A very modern Prometheus: reviewing EUTCo’s production of Frankenstein
Manon Martini, Arts + Lit Editor, reviews the University of Exeter Theatre Company’s rendition of Frankenstein at the Northcott Theatre.
Setting the bar for student theatre, EUTCo’s production of Frankenstein comes as a thoughtfully revitalised approach to what could easily be a stale retelling of the novel we’ve been forced to read since high school.
The production opens with a freakishly surreal dance sequence as the Creature (Poppy Hill) staggers across the stage, weaving through the ensemble like an injured stray on a crowded street. Hill’s bodily movement is outstanding from start to finish. The development of her stance as the Creature gains dexterity is spot on, and she maintains a thousand-yard stare throughout as the emotional trauma of the Creature’s origin rests behind her eyes.
Compliments to the costume curators, Anna Kane, Finn Atkin, Angelica Austin and Izzy Maunder, for their nuanced yet evocative outfit designs. The linear tears across the creature’s top as well as Elizabeth’s wire outerwear is neatly suggestive of the skeletal structure. The patchwork shirt the Creature wears for the latter half of the play speaks to Mary Shelley’s original description of his appearance: ‘His yellow skin scarcely covered the work of muscles and arteries beneath’.
A review of EUTCo’s Frankenstein cannot ignore the selective gender-swapped casting and its impact on the story. Directors, Lilly Butcher and Chlöe Hallsworth’s choice to cast the creature as female felt intentional as she was excluded and beaten by the insidiously judgmental world around her. The visibly queer relationship between the Creature and her companion becomes an escape from a wickedly homophobic society that casts out those who are different. The selective gender-swapped casting extends to the character of Delacey (Lucy Portalaska), also played by a woman. Delacey is one of the only characters in the play to treat the Creature with true love and kindness due to her blindness. Portalaska’s skillful acting, despite being blindfolded for the entirety of her role, shows immense trust in her castmates as well as an ability to portray an urgent appeal for inclusion in an age of division.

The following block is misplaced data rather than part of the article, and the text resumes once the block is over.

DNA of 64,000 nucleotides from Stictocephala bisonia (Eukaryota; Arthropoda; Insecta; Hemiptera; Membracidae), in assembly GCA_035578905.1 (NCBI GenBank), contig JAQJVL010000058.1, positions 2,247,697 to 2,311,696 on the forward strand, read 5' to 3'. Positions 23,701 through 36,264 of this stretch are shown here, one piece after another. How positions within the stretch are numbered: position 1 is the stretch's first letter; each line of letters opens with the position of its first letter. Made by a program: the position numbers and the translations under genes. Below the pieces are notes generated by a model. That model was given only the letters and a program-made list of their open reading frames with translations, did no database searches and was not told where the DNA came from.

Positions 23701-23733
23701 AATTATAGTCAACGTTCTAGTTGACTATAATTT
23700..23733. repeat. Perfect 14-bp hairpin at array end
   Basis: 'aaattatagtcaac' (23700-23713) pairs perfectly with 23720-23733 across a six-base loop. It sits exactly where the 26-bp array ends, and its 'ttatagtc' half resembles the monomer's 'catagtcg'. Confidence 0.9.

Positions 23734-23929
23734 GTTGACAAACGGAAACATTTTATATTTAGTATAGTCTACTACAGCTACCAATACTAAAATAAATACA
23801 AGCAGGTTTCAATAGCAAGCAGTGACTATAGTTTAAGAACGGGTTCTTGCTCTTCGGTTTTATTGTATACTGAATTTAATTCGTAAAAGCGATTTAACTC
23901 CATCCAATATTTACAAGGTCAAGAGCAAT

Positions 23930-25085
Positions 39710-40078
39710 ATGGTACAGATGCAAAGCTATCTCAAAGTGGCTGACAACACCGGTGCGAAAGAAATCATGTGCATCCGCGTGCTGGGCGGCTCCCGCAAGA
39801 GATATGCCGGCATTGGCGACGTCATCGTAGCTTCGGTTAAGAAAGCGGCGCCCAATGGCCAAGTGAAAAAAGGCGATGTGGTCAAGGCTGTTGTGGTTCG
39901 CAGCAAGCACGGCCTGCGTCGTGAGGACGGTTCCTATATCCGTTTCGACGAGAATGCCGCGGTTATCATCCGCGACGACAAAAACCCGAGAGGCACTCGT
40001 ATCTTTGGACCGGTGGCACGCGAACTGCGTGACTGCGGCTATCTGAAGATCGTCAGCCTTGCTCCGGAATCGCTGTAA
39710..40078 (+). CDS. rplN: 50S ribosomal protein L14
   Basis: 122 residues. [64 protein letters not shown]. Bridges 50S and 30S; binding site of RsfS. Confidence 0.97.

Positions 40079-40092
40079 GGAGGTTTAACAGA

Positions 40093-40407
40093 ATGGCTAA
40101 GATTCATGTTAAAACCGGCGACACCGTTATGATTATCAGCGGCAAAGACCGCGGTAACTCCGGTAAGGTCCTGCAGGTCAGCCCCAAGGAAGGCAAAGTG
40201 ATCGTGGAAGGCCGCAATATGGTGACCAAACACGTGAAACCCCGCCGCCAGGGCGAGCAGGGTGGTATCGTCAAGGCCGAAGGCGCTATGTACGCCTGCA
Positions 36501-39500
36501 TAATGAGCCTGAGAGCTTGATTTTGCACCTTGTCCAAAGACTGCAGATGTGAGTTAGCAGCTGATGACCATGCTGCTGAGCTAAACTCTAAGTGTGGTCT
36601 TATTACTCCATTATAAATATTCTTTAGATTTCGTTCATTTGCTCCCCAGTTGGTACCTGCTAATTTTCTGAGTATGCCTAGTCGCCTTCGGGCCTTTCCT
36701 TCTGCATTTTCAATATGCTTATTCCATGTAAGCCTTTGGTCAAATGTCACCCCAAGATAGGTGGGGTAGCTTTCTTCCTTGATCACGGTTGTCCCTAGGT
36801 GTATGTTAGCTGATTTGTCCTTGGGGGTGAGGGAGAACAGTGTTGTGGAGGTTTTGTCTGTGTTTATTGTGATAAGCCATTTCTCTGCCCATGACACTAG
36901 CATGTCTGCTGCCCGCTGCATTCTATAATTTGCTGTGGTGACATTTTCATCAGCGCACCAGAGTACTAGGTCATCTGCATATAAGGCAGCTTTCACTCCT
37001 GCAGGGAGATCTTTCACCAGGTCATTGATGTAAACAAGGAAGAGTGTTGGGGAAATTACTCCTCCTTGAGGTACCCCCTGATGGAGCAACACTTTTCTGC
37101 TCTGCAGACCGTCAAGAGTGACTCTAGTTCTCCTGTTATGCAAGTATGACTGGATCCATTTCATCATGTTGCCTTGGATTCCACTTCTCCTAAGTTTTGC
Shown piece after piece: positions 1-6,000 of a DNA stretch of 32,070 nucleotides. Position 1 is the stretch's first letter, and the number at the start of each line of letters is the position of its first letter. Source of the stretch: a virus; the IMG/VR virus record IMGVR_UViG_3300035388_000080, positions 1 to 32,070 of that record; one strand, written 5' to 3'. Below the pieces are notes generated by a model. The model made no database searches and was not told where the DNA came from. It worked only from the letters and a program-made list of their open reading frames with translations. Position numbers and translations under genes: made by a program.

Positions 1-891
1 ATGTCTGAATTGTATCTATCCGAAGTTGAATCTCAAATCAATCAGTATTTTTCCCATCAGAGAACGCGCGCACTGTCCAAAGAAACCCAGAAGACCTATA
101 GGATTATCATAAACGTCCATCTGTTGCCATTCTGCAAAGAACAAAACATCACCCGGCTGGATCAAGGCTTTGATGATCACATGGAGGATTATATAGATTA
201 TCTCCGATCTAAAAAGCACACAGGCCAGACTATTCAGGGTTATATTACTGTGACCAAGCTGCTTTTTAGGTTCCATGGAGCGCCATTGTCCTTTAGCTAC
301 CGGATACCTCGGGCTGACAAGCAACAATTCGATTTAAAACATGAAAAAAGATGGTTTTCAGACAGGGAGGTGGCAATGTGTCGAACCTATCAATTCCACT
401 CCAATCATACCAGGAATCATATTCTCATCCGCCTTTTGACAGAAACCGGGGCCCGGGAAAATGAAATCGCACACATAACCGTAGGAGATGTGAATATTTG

With a queer viewing of the production in mind, the flawed logic of Victor Frankenstein (Matt Page) becomes apparent as his double standards and hypocrisy rail against the social rationality the monster comes to represent. ‘Please, do not be inconsistent, I find it infuriating’, cries the creature, as Frankenstein performs mental acrobatics to justify why she shouldn’t be granted a companion of her own.
The flawed logic of Victor Frankenstein (Matt Page) becomes apparent as his double standards and hypocrisy rail against the social rationality the monster comes to represent.
Agatha (Carys Morgan) and Felix’s (Nathaniel Mitchell) relationship was intoxicatingly romantic to the point where it felt like they were in a different play altogether. The ease and Disney-like joy they were granted contrasted with the queer heartache that runs through the play, thus highlighting the privileged social simplicity of heterosexual relationships.
The lighting designer, Morgan Budd, also deserves an honourable mention: their brilliant light work throughout the show which really brought the whole piece to life.
EUTCo’s production of Frankenstein was vibrantly creative and it writes an important message into the story’s rich legacy. I really enjoyed this fresh approach and look forward to seeing what the company comes up with next.